Bob is an expected utility maximizer with utility function $u(x) = −e^{−ax}$, where $a > 0$ is a parameter. Bob has wealth $w$. There are two states of the world, a good state and a bad state. The probability that the state is bad is $π$. If the state is bad, Bob gets sick, and would need to spend an amount $L$ on his health. There is a health insurance policy available that fully covers health care expenses in case of sickness. The price of the policy is $P$.

  1. Find Bob’s coefficient of absolute risk aversion
  2. Find the maximum price $ \overline{P}$ Bob would be willing to pay for the insurance
  3. How does $\overline{P}$ changes with the parameters w, L, and π

So my attempt was for the first one was that as the coefficient of absolute risk aversion

  1. $u'(w)= ae^{-aw}$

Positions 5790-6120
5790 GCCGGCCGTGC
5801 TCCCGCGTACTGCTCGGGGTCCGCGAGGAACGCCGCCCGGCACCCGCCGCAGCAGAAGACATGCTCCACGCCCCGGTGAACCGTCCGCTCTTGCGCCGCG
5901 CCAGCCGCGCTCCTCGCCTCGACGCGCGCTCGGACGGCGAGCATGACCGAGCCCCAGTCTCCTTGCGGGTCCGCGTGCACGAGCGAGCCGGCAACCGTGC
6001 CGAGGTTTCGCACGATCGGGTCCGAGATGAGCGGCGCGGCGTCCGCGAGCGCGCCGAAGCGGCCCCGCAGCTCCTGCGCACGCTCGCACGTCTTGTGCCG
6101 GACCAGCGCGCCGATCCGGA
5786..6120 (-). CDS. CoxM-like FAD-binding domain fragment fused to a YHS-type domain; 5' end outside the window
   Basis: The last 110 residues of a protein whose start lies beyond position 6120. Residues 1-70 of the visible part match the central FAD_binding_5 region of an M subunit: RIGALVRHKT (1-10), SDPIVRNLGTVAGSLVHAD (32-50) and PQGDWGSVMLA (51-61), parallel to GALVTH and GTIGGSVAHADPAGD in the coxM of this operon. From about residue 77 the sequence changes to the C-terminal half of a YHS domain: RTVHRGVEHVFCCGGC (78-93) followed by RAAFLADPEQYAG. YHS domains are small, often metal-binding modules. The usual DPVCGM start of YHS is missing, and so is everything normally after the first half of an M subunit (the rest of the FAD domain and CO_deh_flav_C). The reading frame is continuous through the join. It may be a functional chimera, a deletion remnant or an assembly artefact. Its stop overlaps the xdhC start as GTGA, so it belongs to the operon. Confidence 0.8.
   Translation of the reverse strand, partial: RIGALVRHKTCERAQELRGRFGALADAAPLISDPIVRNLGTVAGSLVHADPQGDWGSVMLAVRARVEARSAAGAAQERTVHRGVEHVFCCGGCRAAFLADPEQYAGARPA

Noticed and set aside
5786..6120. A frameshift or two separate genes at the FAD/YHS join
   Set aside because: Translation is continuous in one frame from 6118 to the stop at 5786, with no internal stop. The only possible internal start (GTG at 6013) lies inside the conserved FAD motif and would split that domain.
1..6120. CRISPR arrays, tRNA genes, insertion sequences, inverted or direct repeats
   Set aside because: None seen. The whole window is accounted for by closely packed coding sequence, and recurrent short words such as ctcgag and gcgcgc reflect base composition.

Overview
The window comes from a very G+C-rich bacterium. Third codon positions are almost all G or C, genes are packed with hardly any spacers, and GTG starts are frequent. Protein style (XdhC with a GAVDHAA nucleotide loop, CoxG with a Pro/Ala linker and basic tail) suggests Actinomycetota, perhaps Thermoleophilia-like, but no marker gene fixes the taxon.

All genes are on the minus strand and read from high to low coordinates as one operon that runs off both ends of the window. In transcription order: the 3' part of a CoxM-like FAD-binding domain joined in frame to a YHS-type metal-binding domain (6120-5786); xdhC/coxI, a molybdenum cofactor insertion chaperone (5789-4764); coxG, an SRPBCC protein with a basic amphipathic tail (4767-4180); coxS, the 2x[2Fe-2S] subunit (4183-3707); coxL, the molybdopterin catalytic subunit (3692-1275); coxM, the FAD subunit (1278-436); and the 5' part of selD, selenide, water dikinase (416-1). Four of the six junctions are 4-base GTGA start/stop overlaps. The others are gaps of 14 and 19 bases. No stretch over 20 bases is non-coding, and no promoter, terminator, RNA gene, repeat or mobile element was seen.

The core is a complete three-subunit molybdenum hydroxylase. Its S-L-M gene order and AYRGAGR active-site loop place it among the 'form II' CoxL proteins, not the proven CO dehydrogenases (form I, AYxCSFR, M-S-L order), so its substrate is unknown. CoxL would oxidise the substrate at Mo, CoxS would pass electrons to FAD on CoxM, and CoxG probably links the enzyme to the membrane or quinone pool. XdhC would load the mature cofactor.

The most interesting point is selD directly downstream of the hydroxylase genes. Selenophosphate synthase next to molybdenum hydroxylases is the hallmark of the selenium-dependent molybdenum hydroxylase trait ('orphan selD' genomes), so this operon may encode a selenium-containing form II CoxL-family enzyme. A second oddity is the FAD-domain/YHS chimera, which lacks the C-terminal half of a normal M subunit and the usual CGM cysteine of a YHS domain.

$u''(w)= -a^2e^{-aw}$

Hence $A(w) = \frac{-a^2e^{-aw}}{ae^{-aw}} = a$

  1. $\max_P \pi u(w-L-P+L)+(1-\pi)u(w-P)$

$=\max_P \pi u(w-P)+(1-\pi)u(w-P)$

$=\max_P u(w-P)$

From here I felt this was weird I know this is full insurance, but then when the optimizing equation comes out like this how do you proceed??

Also for question 3, how would you find the change of P according to L and $\pi$, if it just get removed like that. Please take a hand to help Economic Geniuses.


1 Answer 1


Hint for part 2: Compare Bob's expected utility when he has no insurance (think of this as $P=0$) and when he has full insurance at price $P$. For the insurance to be preferred, $P$ must be such that he is no worse off with insurance than without. $\overline P$ is the price that makes him indifferent between having and not having insurance.

Hint for part 3: In part 2 you should get $\overline P$ as a function of $L, w, \pi$. Simply take partial derivatives with respect to these variables to examine their effects.


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